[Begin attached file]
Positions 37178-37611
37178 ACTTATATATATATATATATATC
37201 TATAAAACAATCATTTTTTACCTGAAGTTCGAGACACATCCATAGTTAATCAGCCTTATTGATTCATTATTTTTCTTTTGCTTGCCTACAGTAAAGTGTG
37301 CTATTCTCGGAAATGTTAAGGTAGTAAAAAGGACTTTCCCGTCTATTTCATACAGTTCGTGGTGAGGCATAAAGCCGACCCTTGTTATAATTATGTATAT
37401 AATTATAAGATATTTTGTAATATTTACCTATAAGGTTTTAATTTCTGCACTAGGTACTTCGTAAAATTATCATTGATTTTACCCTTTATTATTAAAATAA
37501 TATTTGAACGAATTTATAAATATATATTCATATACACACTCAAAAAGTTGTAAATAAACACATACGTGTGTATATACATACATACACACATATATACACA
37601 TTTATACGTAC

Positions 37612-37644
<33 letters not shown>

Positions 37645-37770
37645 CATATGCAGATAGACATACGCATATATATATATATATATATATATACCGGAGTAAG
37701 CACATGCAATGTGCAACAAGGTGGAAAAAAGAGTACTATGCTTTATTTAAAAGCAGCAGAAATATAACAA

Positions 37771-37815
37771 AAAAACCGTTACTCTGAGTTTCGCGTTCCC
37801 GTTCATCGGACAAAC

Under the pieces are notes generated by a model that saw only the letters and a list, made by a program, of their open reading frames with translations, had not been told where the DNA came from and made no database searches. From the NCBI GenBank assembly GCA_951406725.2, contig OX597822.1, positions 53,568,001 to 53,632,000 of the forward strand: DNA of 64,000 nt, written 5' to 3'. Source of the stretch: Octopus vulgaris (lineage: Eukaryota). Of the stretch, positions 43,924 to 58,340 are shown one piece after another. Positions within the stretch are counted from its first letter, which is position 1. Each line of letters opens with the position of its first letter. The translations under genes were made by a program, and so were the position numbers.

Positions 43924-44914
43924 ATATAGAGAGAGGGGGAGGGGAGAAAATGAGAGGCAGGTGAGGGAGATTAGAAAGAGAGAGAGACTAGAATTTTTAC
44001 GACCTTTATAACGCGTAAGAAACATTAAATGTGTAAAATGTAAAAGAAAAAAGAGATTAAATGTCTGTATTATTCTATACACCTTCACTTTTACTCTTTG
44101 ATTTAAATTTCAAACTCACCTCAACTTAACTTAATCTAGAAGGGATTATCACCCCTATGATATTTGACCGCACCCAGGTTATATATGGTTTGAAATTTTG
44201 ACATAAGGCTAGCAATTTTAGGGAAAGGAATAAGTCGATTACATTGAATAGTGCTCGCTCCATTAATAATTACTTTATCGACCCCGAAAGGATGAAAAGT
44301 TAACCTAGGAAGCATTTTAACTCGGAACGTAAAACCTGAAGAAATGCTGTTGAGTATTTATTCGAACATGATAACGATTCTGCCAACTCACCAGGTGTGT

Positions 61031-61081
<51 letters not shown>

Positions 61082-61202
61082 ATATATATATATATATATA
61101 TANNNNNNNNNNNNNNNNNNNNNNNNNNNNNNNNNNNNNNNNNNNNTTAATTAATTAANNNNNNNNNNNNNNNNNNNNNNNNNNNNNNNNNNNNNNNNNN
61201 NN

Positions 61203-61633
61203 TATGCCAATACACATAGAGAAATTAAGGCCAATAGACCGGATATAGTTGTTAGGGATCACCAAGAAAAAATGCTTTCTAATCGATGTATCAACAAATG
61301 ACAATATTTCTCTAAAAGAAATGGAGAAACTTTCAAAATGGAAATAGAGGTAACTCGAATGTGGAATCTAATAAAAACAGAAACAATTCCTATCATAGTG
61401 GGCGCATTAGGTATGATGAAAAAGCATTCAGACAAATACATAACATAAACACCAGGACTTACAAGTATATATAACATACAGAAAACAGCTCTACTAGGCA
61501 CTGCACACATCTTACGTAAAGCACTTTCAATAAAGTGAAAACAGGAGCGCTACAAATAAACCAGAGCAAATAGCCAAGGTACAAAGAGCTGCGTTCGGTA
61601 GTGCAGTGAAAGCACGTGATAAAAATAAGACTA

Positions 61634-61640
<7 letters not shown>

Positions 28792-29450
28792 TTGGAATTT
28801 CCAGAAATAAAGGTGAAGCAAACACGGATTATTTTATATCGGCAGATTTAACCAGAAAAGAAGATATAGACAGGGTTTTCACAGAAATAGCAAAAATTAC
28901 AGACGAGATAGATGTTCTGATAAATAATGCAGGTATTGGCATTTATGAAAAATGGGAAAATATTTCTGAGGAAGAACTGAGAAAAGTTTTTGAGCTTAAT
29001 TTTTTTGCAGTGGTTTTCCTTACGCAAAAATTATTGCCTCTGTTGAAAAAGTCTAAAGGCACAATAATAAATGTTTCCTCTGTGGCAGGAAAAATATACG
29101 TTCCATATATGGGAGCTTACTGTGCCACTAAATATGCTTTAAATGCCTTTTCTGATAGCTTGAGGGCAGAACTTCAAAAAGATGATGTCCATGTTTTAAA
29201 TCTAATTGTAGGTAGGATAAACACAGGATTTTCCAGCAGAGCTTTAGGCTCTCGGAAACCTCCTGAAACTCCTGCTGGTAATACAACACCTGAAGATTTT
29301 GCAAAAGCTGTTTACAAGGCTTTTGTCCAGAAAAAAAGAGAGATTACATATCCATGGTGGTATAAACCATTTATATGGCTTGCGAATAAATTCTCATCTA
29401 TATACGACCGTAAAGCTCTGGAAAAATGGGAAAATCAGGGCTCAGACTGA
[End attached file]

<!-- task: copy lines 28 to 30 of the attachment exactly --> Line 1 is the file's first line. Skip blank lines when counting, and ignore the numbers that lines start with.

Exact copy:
61201 NN

Positions 61203-61633
61203 TATGCCAATACACATAGAGAAATTAAGGCCAATAGACCGGATATAGTTGTTAGGGATCACCAAGAAAAAATGCTTTCTAATCGATGTATCAACAAATG